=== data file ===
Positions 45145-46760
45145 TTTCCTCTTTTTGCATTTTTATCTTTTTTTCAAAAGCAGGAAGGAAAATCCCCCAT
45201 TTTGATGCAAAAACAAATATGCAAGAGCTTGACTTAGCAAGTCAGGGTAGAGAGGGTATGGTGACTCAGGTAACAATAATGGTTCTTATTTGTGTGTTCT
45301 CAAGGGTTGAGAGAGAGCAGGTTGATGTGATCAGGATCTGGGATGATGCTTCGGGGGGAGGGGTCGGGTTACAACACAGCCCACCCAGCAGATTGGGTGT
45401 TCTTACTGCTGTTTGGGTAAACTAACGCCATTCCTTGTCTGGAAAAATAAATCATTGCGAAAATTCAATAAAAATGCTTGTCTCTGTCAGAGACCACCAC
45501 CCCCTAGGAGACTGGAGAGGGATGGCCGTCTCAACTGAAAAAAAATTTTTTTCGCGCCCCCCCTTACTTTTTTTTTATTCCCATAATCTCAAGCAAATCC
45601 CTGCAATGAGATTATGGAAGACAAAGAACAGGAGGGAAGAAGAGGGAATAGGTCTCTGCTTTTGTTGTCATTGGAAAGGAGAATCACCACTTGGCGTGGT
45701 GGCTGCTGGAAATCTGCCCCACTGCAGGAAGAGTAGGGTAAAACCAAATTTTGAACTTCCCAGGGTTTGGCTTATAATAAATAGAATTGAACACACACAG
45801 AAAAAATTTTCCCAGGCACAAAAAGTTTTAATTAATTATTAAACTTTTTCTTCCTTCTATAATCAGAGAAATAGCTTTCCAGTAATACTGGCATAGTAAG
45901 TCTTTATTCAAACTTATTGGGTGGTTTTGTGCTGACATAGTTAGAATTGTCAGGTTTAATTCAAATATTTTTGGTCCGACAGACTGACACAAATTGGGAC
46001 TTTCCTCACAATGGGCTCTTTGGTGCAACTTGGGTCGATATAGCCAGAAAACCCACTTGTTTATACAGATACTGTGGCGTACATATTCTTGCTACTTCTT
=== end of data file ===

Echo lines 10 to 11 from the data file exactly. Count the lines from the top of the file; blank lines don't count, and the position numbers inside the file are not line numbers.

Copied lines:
45901 TCTTTATTCAAACTTATTGGGTGGTTTTGTGCTGACATAGTTAGAATTGTCAGGTTTAATTCAAATATTTTTGGTCCGACAGACTGACACAAATTGGGAC
46001 TTTCCTCACAATGGGCTCTTTGGTGCAACTTGGGTCGATATAGCCAGAAAACCCACTTGTTTATACAGATACTGTGGCGTACATATTCTTGCTACTTCTT